UARIZONA-TGEN LED TEAM IDENTIFIES NEW BIOMARKERS TO DIAGNOSE AND MONITOR BRAIN INJURIESUARIZONA-TGEN LED TEAM IDENTIFIES NEW BIOMARKERS TO DIAGNOSE AND MONITOR BRAIN INJURIES<div class="ExternalClass969950D0EE1C4C8BBCCA6CDE205A78F4"><html> <p>​</p> <span id="ms-rterangepaste-start"></span> <div style="box-sizing:border-box;border-radius:0px;margin-right:-15px;margin-left:-15px;color:rgb(85, 85, 85);font-family:"helvetica neue", helvetica, arial, sans-serif;font-size:14px;" class="row"> <div style="box-sizing:border-box;border-radius:0px;min-height:1px;padding-right:15px;padding-left:15px;" class="col-md-12"> <ul style="box-sizing:border-box;border-radius:0px;margin-top:0px;margin-bottom:10px;padding-left:0px;margin-left:-5px;list-style:none;" class="list-inline posted-info"> <li style="box-sizing:border-box;border-radius:0px;display:inline-block;padding-right:5px;padding-left:5px;font-style:italic;"> <div style="box-sizing:border-box;border-radius:0px;"> <span style="box-sizing:border-box;border-radius:0px;">Written by</span> <span style="box-sizing:border-box;border-radius:0px;" class="uBlogsy_author_name"><a style="box-sizing:border-box;border-radius:0px;background-color:transparent;color:rgb(85, 85, 85);outline:0px !important;" title="Steve Yozwiak" href="https://www.tgen.org/news/?author=Steve+Yozwiak" target="_blank">Steve Yozwiak</a></span></div> </li> <li style="box-sizing:border-box;border-radius:0px;display:inline-block;padding-right:5px;padding-left:5px;font-style:italic;">Posted Friday July 31, 2020</li></ul> <h2 style="box-sizing:border-box;border-radius:0px;font-family:"open sans", arial, sans-serif;line-height:33px;color:rgb(85, 85, 85);margin:0px 0px 20px;font-size:24px;text-shadow:none;text-transform:uppercase;"> <a style="box-sizing:border-box;border-radius:0px;background-color:transparent;color:rgb(85, 85, 85);outline:0px !important;" title="UArizona-TGen led team identifies new biomarkers to diagnose and monitor brain injuries" href="https://www.tgen.org/news/2020/july/31/proteomic-analysis-reveals-new-brain-injury-biomarkers/" target="_blank">UARIZONA-TGEN LED TEAM IDENTIFIES NEW BIOMARKERS TO DIAGNOSE AND MONITOR BRAIN INJURIES</a> </h2> <p style="box-sizing:border-box;border-radius:0px;margin:0px 0px 20px;"> <em style="box-sizing:border-box;border-radius:0px;">Integrated protein and metabolite analysis open the door to more precise ways of guiding treatment for the nearly 70 million people worldwide who annually suffer traumatic brain injuries</em> </p> </div> </div> <div style="box-sizing:border-box;border-radius:0px;margin-right:-15px;margin-left:-15px;color:rgb(85, 85, 85);font-family:"helvetica neue", helvetica, arial, sans-serif;font-size:14px;" class="row"> <div style="box-sizing:border-box;border-radius:0px;min-height:1px;padding-right:15px;padding-left:15px;" class="col-md-12"> <p style="box-sizing:border-box;border-radius:0px;margin:0px 0px 20px;"> <span style="box-sizing:border-box;border-radius:0px;font-weight:700;">PHOENIX, Ariz. — July 31, 2020 —</span> A scientific team led by the University of Arizona and the <a style="box-sizing:border-box;border-radius:0px;background-color:transparent;color:rgb(12, 72, 135);outline:0px !important;" href="https://www.tgen.org/" target="_blank">Translational Genomics Research Institute (TGen)</a>, an affiliate of <a style="box-sizing:border-box;border-radius:0px;background-color:transparent;color:rgb(12, 72, 135);outline:0px !important;" href="https://www.cityofhope.org/homepage" target="_blank">City of Hope</a>, identified a robust set of biomarkers through proteomics and metabolomic analysis that could help guide treatment for tens of millions of patients who each year sustain brain injuries, potentially preventing severe long-term disabilities.</p> <p style="box-sizing:border-box;border-radius:0px;margin:0px 0px 20px;">The team’s findings were reported in a study published today in the <em style="box-sizing:border-box;border-radius:0px;">Nature</em> journal: <em style="box-sizing:border-box;border-radius:0px;">Scientific Reports</em>.</p> <p style="box-sizing:border-box;border-radius:0px;margin:0px 0px 20px;">An estimated 69 million people worldwide annually sustain traumatic brain injury (TBI). That includes at least 3 million in the U.S., resulting in nearly 288,000 hospitalizations, 56,800 deaths and more than 90,000 with permanent disabilities.</p> <p style="box-sizing:border-box;border-radius:0px;margin:0px 0px 20px;">One of the practical applications of the study was to show the effectiveness of a treatment for brain injuries known as RIC (Remote Ischemic Conditioning). RIC involves, for example, using a tourniquet to restrict, then release, the flow of blood in one of the head-injury patient’s arms or legs. Scientists still don’t know why, but circulating molecules in the bloodstream are produced that could help the brain minimize or repair the injury through this seemingly unrelated technique of on-again, off-again flow of oxygen and nutrients to a patient’s limb.</p> <p style="box-sizing:border-box;border-radius:0px;margin:0px 0px 20px;">“The molecules released by alternately restricting and releasing the blood flow seem to have a neuro-protective effect,” said <a style="box-sizing:border-box;border-radius:0px;background-color:transparent;color:rgb(12, 72, 135);outline:0px !important;" href="https://www.tgen.org/faculty-profiles/patrick-pirrotte/" target="_blank">Dr. Patrick Pirrotte</a>, Director of TGen’s Collaborative Center for Translational Mass Spectrometry and one of the study’s senior authors.</p> <p style="box-sizing:border-box;border-radius:0px;margin:0px 0px 20px;">Using mice models and TGen’s state-of-the-art mass spectrometry facility to analyze proteins and metabolites, Dr. Pirrotte’s team identified biomarkers that showed the effectiveness of RIC, and additional biomarkers that could be used to measure the presence of the injury.</p> <p style="box-sizing:border-box;border-radius:0px;margin:0px 0px 20px;">Premature return to normal or strenuous activities can worsen the (TBI) condition and induce chronic health-related issues, the study says, further exacerbating the onset of neurodegenerative diseases.</p> <p style="box-sizing:border-box;border-radius:0px;margin:0px 0px 20px;">“The biomarkers we identified allow us to measure the extent of the injury, and monitor RIC-aided recovery from brain injury,” said Dr. Khyati Pathak, a member of Dr. Pirrotte’s team and one of the study’s authors.</p> <p style="box-sizing:border-box;border-radius:0px;margin:0px 0px 20px;">The newly-identified biomarkers can provide a more exacting, molecular-level diagnosis of TBI.</p> <p style="box-sizing:border-box;border-radius:0px;margin:0px 0px 20px;">“Traumatic brain injury, particularly in its less severe form, may not seemingly require hospitalization or an emergency room visit,” said Dr. Jonathan Lifshitz, Director of the UArizona’s Translational Neurotrauma Research Program: a joint venture between the UArizona College of Medicine-Phoenix; a branch of Barrow Neurological Institute at Phoenix Children’s Hospital; and the Phoenix VA Health Care System.</p> <p style="box-sizing:border-box;border-radius:0px;margin:0px 0px 20px;">“For millions of individuals, there often is no health care access immediately after TBI events, whether it be organized sports, recreational activities, occupational hazards, military service, or domestic violence,” said Dr. Lifshitz, one of the study’s senior authors.</p> <p style="box-sizing:border-box;border-radius:0px;margin:0px 0px 20px;">The use of RIC — the alternating restriction and release of blood flow to an arm or leg — has been shown in clinical studies to be effective in other emergency medical situations, including cardiac arrest, organ transplantation, and lung injury.</p> <p style="box-sizing:border-box;border-radius:0px;margin:0px 0px 20px;">“RIC is an easy to teach, practical intervention for a brain injury outside of the hospital setting. It allows for immediate care to the patient with the intent to reduce brain injury pathology,” said Dr. Maha Saber, who is affiliated with Barrow and UArizona and is the study’s lead author.</p> <p style="box-sizing:border-box;border-radius:0px;margin:0px 0px 20px;">This research study — <a style="box-sizing:border-box;border-radius:0px;background-color:transparent;color:rgb(12, 72, 135);outline:0px !important;" href="https://www.nature.com/articles/s41598-020-69865-4" target="_blank"><em style="box-sizing:border-box;border-radius:0px;">Proteomic analysis identifies plasma correlates of remote ischemic conditioning in the context of experimental traumatic brain injury</em></a> — was funded by grants from the National Institutes of Health (NIH-R21-NS096515, F31-NS090921, and T32-AG044402).</p> <p style="box-sizing:border-box;border-radius:0px;margin:0px 0px 20px;text-align:center;"># # #</p> <p style="box-sizing:border-box;border-radius:0px;margin:0px 0px 20px;"> <span style="box-sizing:border-box;border-radius:0px;font-weight:700;">About TGen, an affiliate of City of Hope<br style="box-sizing:border-box;border-radius:0px;"></span>Translational Genomics Research Institute (TGen) is a Phoenix, Arizona-based non-profit organization dedicated to conducting groundbreaking research with life-changing results. TGen is affiliated with City of Hope, a world-renowned independent research and treatment center for cancer, diabetes and other life-threatening diseases: <a style="box-sizing:border-box;border-radius:0px;background-color:transparent;color:rgb(12, 72, 135);outline:0px !important;" href="https://www.cityofhope.org/homepage" target="_blank">www.cityofhope.org</a>.  This precision medicine affiliation enables both institutes to complement each other in research and patient care, with City of Hope providing a significant clinical setting to advance scientific discoveries made by TGen. TGen is focused on helping patients with neurological disorders, cancer, diabetes and infectious diseases through cutting-edge translational research (the process of rapidly moving research toward patient benefit).  TGen physicians and scientists work to unravel the genetic components of both common and complex rare diseases in adults and children.  Working with collaborators in the scientific and medical communities worldwide, TGen makes a substantial contribution to help our patients through efficiency and effectiveness of the translational process. For more information, visit: <a style="box-sizing:border-box;border-radius:0px;background-color:transparent;color:rgb(12, 72, 135);outline:0px !important;" href="https://www.tgen.org/" target="_blank">www.tgen.org</a>. Follow TGen on <a style="box-sizing:border-box;border-radius:0px;background-color:transparent;color:rgb(12, 72, 135);outline:0px !important;" href="https://www.facebook.com/helptgen" target="_blank">Facebook</a>, <a style="box-sizing:border-box;border-radius:0px;background-color:transparent;color:rgb(12, 72, 135);outline:0px !important;" href="https://www.linkedin.com/company/tgen/" target="_blank">LinkedIn</a> and <a style="box-sizing:border-box;border-radius:0px;background-color:transparent;color:rgb(12, 72, 135);outline:0px !important;" href="https://twitter.com/TGen" target="_blank">Twitter @TGen</a>.</p> <p style="box-sizing:border-box;border-radius:0px;margin:0px 0px 20px;"> <span style="box-sizing:border-box;border-radius:0px;font-weight:700;">Media Contact:<br style="box-sizing:border-box;border-radius:0px;"></span>Steve Yozwiak<br style="box-sizing:border-box;border-radius:0px;">TGen Senior Science Writer<br style="box-sizing:border-box;border-radius:0px;">602-343-8704<br style="box-sizing:border-box;border-radius:0px;"><a style="box-sizing:border-box;border-radius:0px;background-color:transparent;color:rgb(12, 72, 135);outline:0px !important;" href="mailto:syozwiak@tgen.org" target="_blank">syozwiak@tgen.org</a>​<br></p> </div> </div> <span id="ms-rterangepaste-end"></span> <p> <br> </p> </html></div>https://biomedicalphoenix.com/Lists/News/Attachments/72/patrick-pirrotte.jpg2020-07-31T07:00:00ZTGen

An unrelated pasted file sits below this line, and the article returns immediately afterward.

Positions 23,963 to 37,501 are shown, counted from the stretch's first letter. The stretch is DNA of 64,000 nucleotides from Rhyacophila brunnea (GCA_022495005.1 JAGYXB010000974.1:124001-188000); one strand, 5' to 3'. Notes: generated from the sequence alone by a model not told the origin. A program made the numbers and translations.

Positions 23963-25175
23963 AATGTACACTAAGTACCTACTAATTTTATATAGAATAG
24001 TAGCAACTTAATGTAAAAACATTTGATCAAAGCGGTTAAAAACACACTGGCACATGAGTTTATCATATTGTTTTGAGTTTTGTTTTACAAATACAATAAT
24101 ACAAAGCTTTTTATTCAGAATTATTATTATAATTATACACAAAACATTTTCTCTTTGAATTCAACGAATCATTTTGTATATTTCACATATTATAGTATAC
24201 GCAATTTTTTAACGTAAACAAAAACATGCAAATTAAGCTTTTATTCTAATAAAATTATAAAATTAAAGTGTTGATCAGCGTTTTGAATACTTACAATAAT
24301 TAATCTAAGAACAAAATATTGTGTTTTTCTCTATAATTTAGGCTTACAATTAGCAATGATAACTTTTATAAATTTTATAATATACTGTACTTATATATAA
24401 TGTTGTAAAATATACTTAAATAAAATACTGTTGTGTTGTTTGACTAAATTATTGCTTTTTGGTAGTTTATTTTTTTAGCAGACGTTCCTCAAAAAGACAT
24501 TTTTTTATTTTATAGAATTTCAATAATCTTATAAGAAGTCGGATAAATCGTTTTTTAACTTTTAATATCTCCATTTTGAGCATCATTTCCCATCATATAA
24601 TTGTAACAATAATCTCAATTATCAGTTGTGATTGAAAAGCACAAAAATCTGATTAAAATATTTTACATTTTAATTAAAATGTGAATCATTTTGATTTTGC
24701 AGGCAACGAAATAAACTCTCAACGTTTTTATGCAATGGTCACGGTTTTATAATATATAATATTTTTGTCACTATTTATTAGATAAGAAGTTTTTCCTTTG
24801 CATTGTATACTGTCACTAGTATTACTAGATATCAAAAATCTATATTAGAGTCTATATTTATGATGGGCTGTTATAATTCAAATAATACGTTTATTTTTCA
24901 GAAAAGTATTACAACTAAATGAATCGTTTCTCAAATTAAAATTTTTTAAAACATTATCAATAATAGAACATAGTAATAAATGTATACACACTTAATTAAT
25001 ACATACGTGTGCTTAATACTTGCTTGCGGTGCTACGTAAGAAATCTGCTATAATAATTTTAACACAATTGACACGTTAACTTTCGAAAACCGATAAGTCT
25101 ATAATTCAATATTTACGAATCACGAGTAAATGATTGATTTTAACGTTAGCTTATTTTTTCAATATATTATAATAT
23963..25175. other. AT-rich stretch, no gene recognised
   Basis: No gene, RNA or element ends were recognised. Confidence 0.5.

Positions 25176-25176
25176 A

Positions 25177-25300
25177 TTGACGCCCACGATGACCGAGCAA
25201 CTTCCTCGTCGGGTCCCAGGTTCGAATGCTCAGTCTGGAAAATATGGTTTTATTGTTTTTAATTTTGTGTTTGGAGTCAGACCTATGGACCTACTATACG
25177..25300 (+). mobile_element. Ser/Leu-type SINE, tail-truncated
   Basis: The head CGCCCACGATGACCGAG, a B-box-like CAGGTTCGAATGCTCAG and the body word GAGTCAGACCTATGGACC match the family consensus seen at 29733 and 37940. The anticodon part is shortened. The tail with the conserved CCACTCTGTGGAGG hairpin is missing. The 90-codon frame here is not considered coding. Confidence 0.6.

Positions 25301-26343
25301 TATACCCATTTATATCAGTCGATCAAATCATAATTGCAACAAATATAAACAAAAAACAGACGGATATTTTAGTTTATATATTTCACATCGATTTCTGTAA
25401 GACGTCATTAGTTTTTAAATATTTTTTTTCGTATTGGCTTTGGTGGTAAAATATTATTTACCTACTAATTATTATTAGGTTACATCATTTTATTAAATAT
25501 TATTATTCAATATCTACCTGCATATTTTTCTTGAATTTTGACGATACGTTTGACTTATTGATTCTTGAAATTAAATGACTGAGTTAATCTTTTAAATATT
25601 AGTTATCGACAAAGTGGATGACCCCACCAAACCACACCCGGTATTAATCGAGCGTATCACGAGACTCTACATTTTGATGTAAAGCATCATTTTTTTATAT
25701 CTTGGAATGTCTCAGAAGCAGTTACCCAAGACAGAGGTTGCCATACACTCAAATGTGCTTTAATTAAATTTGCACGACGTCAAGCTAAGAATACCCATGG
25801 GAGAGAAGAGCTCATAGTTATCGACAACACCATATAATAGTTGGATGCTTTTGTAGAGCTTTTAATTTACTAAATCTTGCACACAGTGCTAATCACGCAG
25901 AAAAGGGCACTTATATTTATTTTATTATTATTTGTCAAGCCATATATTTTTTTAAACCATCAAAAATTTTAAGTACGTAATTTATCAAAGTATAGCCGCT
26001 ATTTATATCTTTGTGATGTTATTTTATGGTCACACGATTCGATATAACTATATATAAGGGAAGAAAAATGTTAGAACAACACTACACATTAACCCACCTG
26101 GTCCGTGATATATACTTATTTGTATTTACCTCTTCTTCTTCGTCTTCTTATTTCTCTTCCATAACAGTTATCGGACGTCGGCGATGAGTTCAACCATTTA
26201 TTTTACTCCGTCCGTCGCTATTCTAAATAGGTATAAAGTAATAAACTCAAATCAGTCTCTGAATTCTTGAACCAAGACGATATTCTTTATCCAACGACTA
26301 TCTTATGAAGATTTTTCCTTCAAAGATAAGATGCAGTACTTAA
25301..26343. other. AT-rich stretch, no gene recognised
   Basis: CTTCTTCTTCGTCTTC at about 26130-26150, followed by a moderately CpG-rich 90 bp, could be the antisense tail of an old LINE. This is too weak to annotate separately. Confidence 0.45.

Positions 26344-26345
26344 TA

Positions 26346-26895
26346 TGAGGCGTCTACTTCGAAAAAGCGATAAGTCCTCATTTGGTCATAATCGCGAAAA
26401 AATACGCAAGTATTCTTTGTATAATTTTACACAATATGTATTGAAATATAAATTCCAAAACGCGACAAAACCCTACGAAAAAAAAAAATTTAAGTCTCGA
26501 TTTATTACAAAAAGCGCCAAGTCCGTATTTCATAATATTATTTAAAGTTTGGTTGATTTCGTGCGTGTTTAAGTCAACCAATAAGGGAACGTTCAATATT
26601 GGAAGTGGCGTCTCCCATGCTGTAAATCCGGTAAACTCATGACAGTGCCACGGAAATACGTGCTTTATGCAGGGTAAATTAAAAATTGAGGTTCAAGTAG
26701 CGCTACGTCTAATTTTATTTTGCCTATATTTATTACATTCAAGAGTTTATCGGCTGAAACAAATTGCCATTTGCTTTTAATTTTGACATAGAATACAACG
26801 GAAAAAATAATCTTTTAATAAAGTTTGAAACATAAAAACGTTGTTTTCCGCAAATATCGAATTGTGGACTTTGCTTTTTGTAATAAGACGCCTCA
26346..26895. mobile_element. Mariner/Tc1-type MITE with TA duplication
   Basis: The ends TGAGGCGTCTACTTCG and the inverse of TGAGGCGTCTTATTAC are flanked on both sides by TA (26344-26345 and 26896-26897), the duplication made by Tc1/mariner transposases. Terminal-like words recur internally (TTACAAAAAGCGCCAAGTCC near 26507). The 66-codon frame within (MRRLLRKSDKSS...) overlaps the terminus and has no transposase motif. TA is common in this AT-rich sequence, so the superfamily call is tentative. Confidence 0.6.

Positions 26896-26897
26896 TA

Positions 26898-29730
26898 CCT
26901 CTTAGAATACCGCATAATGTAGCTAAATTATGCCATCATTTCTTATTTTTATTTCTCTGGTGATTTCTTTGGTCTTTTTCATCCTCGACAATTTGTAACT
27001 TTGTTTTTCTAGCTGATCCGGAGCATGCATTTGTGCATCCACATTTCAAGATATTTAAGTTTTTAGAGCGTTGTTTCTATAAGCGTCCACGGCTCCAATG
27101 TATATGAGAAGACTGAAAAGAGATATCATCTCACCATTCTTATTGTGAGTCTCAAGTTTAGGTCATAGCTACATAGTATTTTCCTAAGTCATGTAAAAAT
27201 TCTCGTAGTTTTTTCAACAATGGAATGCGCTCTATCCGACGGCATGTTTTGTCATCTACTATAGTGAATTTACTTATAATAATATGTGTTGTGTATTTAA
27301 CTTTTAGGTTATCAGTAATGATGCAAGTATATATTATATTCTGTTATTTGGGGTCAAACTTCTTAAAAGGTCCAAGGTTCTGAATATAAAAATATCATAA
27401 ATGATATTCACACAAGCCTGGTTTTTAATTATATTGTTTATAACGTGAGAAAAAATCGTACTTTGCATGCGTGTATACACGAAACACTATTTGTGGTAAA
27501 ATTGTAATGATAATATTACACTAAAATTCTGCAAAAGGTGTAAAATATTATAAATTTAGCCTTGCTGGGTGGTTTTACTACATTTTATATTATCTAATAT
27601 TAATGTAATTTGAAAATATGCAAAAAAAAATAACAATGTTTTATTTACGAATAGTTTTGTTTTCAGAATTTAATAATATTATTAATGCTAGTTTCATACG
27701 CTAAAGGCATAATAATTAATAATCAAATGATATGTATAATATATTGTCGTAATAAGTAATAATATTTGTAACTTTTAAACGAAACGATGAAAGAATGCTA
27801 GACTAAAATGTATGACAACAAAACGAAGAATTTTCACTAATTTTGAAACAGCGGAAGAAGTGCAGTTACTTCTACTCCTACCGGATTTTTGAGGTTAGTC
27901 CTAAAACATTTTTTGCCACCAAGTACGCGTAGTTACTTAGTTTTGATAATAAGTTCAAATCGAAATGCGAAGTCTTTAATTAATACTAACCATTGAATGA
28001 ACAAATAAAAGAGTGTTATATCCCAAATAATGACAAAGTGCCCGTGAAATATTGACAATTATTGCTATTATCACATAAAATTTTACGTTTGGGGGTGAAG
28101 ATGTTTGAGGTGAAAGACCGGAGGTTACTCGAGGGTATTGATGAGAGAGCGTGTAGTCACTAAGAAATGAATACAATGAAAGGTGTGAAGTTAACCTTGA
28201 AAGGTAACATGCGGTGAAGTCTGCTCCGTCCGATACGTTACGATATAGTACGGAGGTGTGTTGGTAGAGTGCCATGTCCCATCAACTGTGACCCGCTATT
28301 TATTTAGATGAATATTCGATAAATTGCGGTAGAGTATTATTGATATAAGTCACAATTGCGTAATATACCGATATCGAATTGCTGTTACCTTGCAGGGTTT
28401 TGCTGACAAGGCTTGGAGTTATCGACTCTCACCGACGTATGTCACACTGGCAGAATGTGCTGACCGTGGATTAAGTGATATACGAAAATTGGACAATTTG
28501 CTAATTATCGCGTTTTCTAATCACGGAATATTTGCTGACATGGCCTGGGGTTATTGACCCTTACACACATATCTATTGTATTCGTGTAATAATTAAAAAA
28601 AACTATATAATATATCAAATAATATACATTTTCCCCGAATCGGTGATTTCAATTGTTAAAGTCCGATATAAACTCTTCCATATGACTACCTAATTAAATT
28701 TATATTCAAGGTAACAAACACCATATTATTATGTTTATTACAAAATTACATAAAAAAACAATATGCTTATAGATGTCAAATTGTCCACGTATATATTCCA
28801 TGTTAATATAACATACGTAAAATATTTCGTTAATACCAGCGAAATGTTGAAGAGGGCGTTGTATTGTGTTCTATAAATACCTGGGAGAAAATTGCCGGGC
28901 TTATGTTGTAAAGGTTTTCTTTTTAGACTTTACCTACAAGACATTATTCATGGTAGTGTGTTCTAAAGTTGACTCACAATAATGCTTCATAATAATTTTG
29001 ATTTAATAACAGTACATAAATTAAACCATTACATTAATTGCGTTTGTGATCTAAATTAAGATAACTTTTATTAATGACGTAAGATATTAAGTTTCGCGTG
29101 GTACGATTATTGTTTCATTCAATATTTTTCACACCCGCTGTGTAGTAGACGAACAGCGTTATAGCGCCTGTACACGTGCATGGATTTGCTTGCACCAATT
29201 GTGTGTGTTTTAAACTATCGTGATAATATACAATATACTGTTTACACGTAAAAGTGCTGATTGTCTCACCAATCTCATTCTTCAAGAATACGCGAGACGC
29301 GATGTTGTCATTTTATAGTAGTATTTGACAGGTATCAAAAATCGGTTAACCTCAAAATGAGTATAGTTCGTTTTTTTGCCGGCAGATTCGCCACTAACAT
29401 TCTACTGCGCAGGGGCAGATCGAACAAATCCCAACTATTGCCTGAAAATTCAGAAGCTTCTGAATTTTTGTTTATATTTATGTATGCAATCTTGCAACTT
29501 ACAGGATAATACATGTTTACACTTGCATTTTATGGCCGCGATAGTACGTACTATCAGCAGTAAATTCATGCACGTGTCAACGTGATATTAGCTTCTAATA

UArizona Aims to Provide Rapid Tests for Individuals Exposed to Biothreats and Pathogens, Such as COVID-19UArizona Aims to Provide Rapid Tests for Individuals Exposed to Biothreats and Pathogens, Such as COVID-19<div class="ExternalClassB8A82FB060624E5FA321BCE44452036E"><html> <p style="text-align:center;">​<span style="color:rgb(155, 155, 155);font-family:miloweb, -apple-system, blinkmacsystemfont, "segoe ui", roboto, "helvetica neue", arial, "noto sans", sans-serif, "apple color emoji", "segoe ui emoji", "segoe ui symbol", "noto color emoji";font-size:15px;text-transform:uppercase;background-color:window;">TERESA JOSEPH</span></p> <div> <div> <span style="box-sizing:border-box;" class="field field--name-title field--type-string field--label-hidden"> <br> </span> </div> <a style="box-sizing:border-box;color:rgb(1, 28, 72);font-family:miloweb, -apple-system, blinkmacsystemfont, "segoe ui", roboto, "helvetica neue", arial, "noto sans", sans-serif, "apple color emoji", "segoe ui emoji", "segoe ui symbol", "noto color emoji";font-size:16px;" href="https://twitter.com/uazmedphx/" target="_blank" class="field_media_contact_twitter_url"></a> <br> </div> <p> <span style="color:rgb(33, 33, 33);font-family:miloweb, -apple-system, blinkmacsystemfont, "segoe ui", roboto, "helvetica neue", arial, "noto sans", sans-serif, "apple color emoji", "segoe ui emoji", "segoe ui symbol", "noto color emoji";font-size:1.25rem;font-weight:700;background-color:window;">​Thanks to a U.S. Department of Defense Contract for as Much as $9.5 Million, College of Medicine – Phoenix and Partners Aim to Develop a Portable Device to Easily and Accurately Detect Biological Threats</span> </p> <div style="box-sizing:border-box;color:rgb(96, 96, 96);font-size:15px;line-height:20px;margin-bottom:3rem;font-family:miloweb, -apple-system, blinkmacsystemfont, "segoe ui", roboto, "helvetica neue", arial, "noto sans", sans-serif, "apple color emoji", "segoe ui emoji", "segoe ui symbol", "noto color emoji";" class="clearfix text-formatted field field--name-body field--type-text-with-summary field--label-hidden field__item"> <p style="box-sizing:border-box;margin-top:0px;margin-bottom:1rem;">To better protect individuals serving on battlefields or dealing with an event, such as the <a style="box-sizing:border-box;background-color:transparent;color:rgb(171, 5, 32);text-decoration-line:underline;transition:all 0.3s ease 0s;" href="https://phoenixmed.arizona.edu/covid-19" target="_blank">COVID-19 global pandemic</a>, as well as potential future pandemics, scientists at the University of Arizona College of Medicine – Phoenix are leading an effort to develop a device for easy, quick and accurate detection of pathogens and biological threats.</p> <p style="box-sizing:border-box;margin-top:0px;margin-bottom:1rem;"> <a style="box-sizing:border-box;background-color:transparent;color:rgb(171, 5, 32);text-decoration-line:underline;transition:all 0.3s ease 0s;" href="https://phoenixmed.arizona.edu/anbm" target="_blank">The Center for Applied Nanobioscience and Medicine</a> (ANBM) at the UArizona College of Medicine – Phoenix is heading the effort, under an Other Transaction Agreement (OTA) with the <a style="box-sizing:border-box;background-color:transparent;color:rgb(171, 5, 32);text-decoration-line:underline;transition:all 0.3s ease 0s;" href="https://www.dtra.mil/" target="_blank">Defense Threat Reduction Agency</a> (DTRA), an agency within the U.S. Department of Defense. The agreement is a $9.5 million ceiling contract for three years, to provide about 3,000 devices.</p> <p style="box-sizing:border-box;margin-top:0px;margin-bottom:1rem;"> <a style="box-sizing:border-box;background-color:transparent;color:rgb(171, 5, 32);text-decoration-line:underline;transition:all 0.3s ease 0s;" href="https://phoenixmed.arizona.edu/anbm/zenhausern" target="_blank">Frederic Zenhausern, PhD</a>, ANBM director and interim co-chair of the <a style="box-sizing:border-box;background-color:transparent;color:rgb(171, 5, 32);text-decoration-line:underline;transition:all 0.3s ease 0s;" href="https://phoenixmed.arizona.edu/bms" target="_blank">Department of Basic Medical Sciences</a>, and his team members, including associate professor Jian Gu, PhD, are creating the device, in collaboration with scientists from the University of Nevada, Arizona State University, Duke University and Whitespace Enterprise — an Arizona-based startup founded by Dr. Zenhausern. The group is responsible for mass production of the technology.<img style="box-sizing:border-box;border-width:0px;vertical-align:middle;float:right;max-width:100%;margin:5px;width:0px;" title="" src="https://phoenixmed.arizona.edu/sites/default/files/inline-images/zenhausern-story_0.jpg" data-entity-uuid="8296785b-4bb8-4af1-859d-35b8cd92735a" data-entity-type="file" class="img-fluid align-right" alt="Frederic Zenhausern, PhD" /></p> <p style="box-sizing:border-box;margin-top:0px;margin-bottom:1rem;">“An individual in a combat zone or a first responder in the field could know within minutes if they have — or were exposed to — a serious pathogen or biothreat,” Dr. Zenhausern said. “We want the brave individuals serving on the front lines to be safe, and this device potentially could prevent a next pandemic by providing rapid diagnostic testing for a broad range of threats, including coronaviruses.”</p> <p style="box-sizing:border-box;margin-top:0px;margin-bottom:1rem;">The team is developing a vertical flow immunoassay (VFI) diagnostic test that interfaces with a smartphone, as the only system component requiring battery power. Users would take a small finger prick of blood, or a syringe of urine, and then push the liquid onto a test strip. Essentially the device would take a picture of that paper membrane, which would be analyzed and sent back to the users, telling them if they have been exposed to pathogens, such as anthrax or Y. pestis, which can cause the plague or possibly other bacteria and viruses.</p> <p style="box-sizing:border-box;margin-top:0px;margin-bottom:1rem;">Two major platforms for microbial diagnostics are available, including polymerase chain reaction (PCR) tests, which look at the nucleic acid molecules of the organism, and antibody or immunoassay testing. The immunoassay test typically is color-coded, like a pregnancy test, and uses a lateral flow immunoassay method that involves a piece of paper upon which biofluid, such as blood or urine, is placed.</p> <p style="box-sizing:border-box;margin-top:0px;margin-bottom:1rem;">The biofluid would migrate along the paper and meet different antibodies to determine if an individual’s body has produced an immune response to the virus, or if antigens could be detected. Then an interaction occurs, signaling the individual has been exposed to the biothreat, like a line appearing through the paper.</p> <p style="box-sizing:border-box;margin-top:0px;margin-bottom:1rem;">“Lateral flow immunoassay tests are limited to only a few antibodies and are not very sensitive or fast, but they are inexpensive and safe, which has made it a popular option in the past,” Dr. Zenhausern said. “Through our device, we are combining the benefit of both platforms by increasing capabilities of looking at a much broader panel of disease signatures while significantly increasing the test sensitivity by orders of magnitude.”</p> <p style="box-sizing:border-box;margin-top:0px;margin-bottom:1rem;">A vertical flow immunoassay test is when biofluids go toward and through the paper, not by capillarity, along surface of the test strip. This changes the mechanisms of fluidics and physics, which allows testing to look at multiple biomarkers for a wider range of pathogens, instead of just looking at one target biomarker.</p> <p style="box-sizing:border-box;margin-top:0px;margin-bottom:1rem;">“It’s much faster and more sensitive,” Dr. Zenhausern explained, adding this device would have more capabilities than technology currently available and could be applied to illnesses, such as influenza, Ebola or the COVID-19 threat — or any other biological signature.</p> <p style="box-sizing:border-box;margin-top:0px;margin-bottom:1rem;">“Dr. Zenhausern’s team at the University of Arizona Health Sciences and additional collaborators have worked tirelessly to take this idea from concept to production, and I am grateful for their dedication,” said University of Arizona President <a style="box-sizing:border-box;background-color:transparent;color:rgb(171, 5, 32);text-decoration-line:underline;transition:all 0.3s ease 0s;" href="https://president.arizona.edu/dr-robert-c-robbins-biography" target="_blank">Robert C. Robbins, MD</a>. “This research is an incredible example of how university research directly serves the community. By protecting first responders and others who have an increased likelihood of pathogen exposure, including those serving in combat zones, we can improve public health and prevent future outbreaks. I am immensely proud of our faculty who are spearheading this vital work, and I am eager to see its impact.”</p> <p style="box-sizing:border-box;margin-top:0px;margin-bottom:1rem;">Dr. Zenhausern said, due to the pandemic, a change in the health care delivery system will occur. “We will need to have rapid testing that is less invasive and more personalized.”</p> <p style="box-sizing:border-box;margin-top:0px;margin-bottom:1rem;">A previously DTRA-sponsored program successfully established design rules of the proposed VFI platform technology, which will be scaled up for this product-development project. This increase would encompass the U.S. Food and Drug Administration regulatory filing and delivery of thousands of devices. The OTA contract also includes a subsequent production option for future commercialization and possible stockpiling through the Department of Defense.</p> <p style="box-sizing:border-box;margin-top:0px;margin-bottom:1rem;">The OTA program is a partnership among several investigators and their teams, which have been collaborating for many years. These teams are led by world-renowned scientists such as David Aucoin, PhD (University of Nevada Reno); Tuan Vo-Dinh, PhD (Duke University); and Doug Montgomery, PhD (Arizona State University); as well as many industry partners.</p> <p style="box-sizing:border-box;margin-top:0px;margin-bottom:1rem;">The collaboration among most of these institutions began in 2016 after receiving about $2 million in a DTRA contract to study this technology and determine how it could be applied for the detection of Tier-1 bioagents in defense operations.<br></p> </div> <p> <br> </p> </html></div>https://biomedicalphoenix.com/Lists/News/Attachments/64/zenhauern-dod.jpg2020-07-23T07:00:00ZUA